Saunders Mac Lane was an extraordinary mathematician, a dedicated teacher, and a good citizen who cared deeply about the values of science and education. In his autobiography, he gives us a glimpse of his "life and times," mixing the highly personal with professional observations. His recollections bring to life a century of extraordinary accomplishments and tragedies that inspire and educate. Saunders Mac Lane's life covers nearly a century of mathematical developments. During the earlier part of the twentieth century, he participated in the exciting happenings in Göttingen---the Mecca of mathematics. He studied under David Hilbert, Hermann Weyl, and Paul Bernays and witnessed the collapse of a great tradition under the political pressure of a brutal dictatorship.
Later, he contributed to the more abstract and general mathematical viewpoints developed in the twentieth century. Perhaps the most outstanding accomplishment during his long and extraordinary career was the development of the concept of categories, together with Samuel Eilenberg, and the creation of a theory that has broad applications in different areas of mathematics, in particular topology and foundations.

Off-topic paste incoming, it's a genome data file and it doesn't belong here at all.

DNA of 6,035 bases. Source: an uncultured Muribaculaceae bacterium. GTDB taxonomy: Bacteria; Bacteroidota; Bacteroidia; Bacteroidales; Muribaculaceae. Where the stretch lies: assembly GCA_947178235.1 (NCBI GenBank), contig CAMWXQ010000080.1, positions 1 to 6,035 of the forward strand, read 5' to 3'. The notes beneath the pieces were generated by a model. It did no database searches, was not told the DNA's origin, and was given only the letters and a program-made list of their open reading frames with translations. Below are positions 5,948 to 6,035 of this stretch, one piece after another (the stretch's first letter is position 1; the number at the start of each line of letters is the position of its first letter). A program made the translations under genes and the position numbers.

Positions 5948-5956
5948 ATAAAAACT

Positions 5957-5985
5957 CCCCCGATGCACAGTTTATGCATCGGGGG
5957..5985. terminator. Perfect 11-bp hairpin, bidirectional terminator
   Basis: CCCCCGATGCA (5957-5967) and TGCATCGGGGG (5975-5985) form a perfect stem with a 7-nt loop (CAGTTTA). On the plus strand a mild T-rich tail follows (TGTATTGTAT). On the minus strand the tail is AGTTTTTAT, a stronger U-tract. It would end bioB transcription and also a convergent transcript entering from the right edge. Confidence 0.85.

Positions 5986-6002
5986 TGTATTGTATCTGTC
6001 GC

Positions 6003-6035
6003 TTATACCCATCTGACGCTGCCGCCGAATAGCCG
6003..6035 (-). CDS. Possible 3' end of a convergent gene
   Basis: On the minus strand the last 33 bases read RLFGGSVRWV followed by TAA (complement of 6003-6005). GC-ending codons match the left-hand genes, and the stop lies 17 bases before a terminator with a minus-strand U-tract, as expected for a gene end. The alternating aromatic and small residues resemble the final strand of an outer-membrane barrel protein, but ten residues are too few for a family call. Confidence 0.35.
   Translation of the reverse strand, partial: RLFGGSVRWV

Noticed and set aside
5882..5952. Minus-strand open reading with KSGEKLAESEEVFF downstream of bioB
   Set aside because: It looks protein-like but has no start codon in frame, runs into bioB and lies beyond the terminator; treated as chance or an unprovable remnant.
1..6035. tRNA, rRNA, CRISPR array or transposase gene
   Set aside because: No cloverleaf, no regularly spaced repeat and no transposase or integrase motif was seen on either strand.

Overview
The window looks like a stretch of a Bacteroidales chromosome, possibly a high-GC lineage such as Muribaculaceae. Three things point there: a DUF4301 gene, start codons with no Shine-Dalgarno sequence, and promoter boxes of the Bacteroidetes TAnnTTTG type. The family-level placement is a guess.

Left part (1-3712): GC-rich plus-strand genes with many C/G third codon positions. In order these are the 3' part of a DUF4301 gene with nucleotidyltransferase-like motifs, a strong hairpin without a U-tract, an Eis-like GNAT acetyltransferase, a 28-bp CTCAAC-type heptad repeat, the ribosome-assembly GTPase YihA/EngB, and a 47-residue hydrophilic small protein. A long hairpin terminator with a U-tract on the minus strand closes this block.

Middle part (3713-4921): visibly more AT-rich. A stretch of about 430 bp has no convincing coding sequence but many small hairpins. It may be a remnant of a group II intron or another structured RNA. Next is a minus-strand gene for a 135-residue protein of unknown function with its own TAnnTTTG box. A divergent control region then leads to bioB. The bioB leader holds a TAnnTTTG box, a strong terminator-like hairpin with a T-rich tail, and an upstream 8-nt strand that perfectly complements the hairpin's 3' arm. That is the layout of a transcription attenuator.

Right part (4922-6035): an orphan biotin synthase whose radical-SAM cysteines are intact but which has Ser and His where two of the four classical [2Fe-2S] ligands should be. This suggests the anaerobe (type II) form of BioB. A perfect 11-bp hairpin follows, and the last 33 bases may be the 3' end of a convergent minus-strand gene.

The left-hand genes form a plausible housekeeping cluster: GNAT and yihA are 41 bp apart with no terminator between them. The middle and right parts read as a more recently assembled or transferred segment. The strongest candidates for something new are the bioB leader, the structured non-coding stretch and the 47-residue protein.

He was also a keen observer and active participant in the social and political events. As a member and vice president of the National Academy of Science and an advisor to the Administration, he exerted considerable influence on science and education policies in the post-war period.
Mac Lane's autobiography takes the reader on a journey through the most important milestones of the mathematical world in the twentieth century.